Dr. Fine received his graduate degree from University of Cincinnati in 1982 and has been on the faculty at California State Polytechnic University since 1981. His leadership among faculty and teaching excellence earned him the prestigious Wang Award in 2001, given to a distinguished professor within the California State University system (23 Universities), in this instance for exceptional commitment, dedication, and exemplary contributions within the areas of education and applied sciences. Dr. Fine is also a licensed psychologist who opened his practice in Southern California in 1987. His practice specializes in treating children with ADHD, learning disabilities, developmental disorders and parent child relations.
This is an overview of programs that create a therapeutic environment for clients who have experienced some kind of grief or loss. Specifically, this presentation will focus on a six-week pilot program called Healing with Horses and programs for Gold Star families. These are not equine facilitated psychotherapy programs and can be done without a mental health professional, making this program ideal for centers that do not have access to those resources.
Jenna Turcotte is the Program Director at Windrush Farm in North Andover, MA. She is a PATH Intl. registered level therapeutic riding instructor and an ESMHL. She holds a B.A. in Therapeutic Recreation from Gordon College, and enjoys developing new programs and curriculum.
Green Chimneys is a 70 year old residential treatment school, a PATH Intl. Premier Accredited Center and is well known for a wide variety of nature based programs as part of their services. This session will review the evolution and growth of Green Chimneys as an organization and will offer some insight for others to benefit from. The goal is for participants to gain insight into how they may apply that knowledge to their own sustainability journey.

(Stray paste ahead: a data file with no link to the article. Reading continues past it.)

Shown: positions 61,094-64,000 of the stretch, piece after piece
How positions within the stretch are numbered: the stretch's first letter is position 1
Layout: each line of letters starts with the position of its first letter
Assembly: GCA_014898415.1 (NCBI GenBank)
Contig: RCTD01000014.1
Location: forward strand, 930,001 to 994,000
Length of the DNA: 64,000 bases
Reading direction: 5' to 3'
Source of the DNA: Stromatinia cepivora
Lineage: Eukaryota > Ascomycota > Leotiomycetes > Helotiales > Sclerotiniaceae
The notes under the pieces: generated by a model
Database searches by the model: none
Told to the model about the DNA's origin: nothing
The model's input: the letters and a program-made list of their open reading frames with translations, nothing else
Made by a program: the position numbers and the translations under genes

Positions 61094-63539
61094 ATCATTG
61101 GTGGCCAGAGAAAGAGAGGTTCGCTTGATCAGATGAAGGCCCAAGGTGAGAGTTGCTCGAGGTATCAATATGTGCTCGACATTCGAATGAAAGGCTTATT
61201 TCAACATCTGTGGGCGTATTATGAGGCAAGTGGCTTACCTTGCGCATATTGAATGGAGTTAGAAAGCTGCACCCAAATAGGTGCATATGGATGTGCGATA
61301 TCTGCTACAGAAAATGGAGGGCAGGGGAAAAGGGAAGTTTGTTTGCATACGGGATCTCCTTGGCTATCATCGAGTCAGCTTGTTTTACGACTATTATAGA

Michael Kaufmann is the Farm & Wildlife Director at Green Chimneys and the Director of The Sam and Myra Ross Institute at Green Chimneys, dedicated to research on the human connection to animals and the natural world. He served the American Society for the Prevention of Cruelty to Animals (ASPCA) and the American Humane Association (AHA) as a key program director in animal-assisted activities/therapy, humane education and animal welfare. He has contributed to defining publications in the field and has served on numerous national boards and committees. He has lectured internationally on humane education, animal-assisted activities as well as how the link between child abuse and animal cruelty offers opportunity for collaboration between various helping professions
Four years ago EquiCenter began looking at ways to provide other related programming to expand our ability to serve our growing population of participants while exploring opportunities for center sustainability. We looked at our center with a set of fresh expectations and realized that there was other programming that we could offer and those lessons could help sustain not only the participants but also the center itself. In the intervening years we have added classes in therapeutic horticulture, farm-to-table culinary classes, adaptive yoga, and canine-assisted therapy. We also redesigned our unmounted equine-assisted learning classes to broaden and improve the scope of our horsemanship programming.
Jonathan Friedlander - EquiCenter, Inc. Co-founder and CEO/President
Stacy Friedlander - Co-founder of EquiCenter, PATH Certified Instructor, Certified Yoga Instructor (including adaptive certification)
Lindsay Alberts - EquiCenter Program Manager, PATH Certified Instructor, Licensed Veterinary Technician
Erin Bullock - Landscape Architecture, Cornell University; founder of Community Supported Agriculture Farms and EquiCenter Farm Advisor
Life Coaching with Horses is an exciting field and the applications are numerous! Join Mary Pat Paulson, of Look Up! Integrative Life Coaching. Mary Pat is an ESMHL with PATH International and a Certified Life Coach. She will walk you through simple ideas to set up that will bring phenomenal insights for your clients to enhance their lives.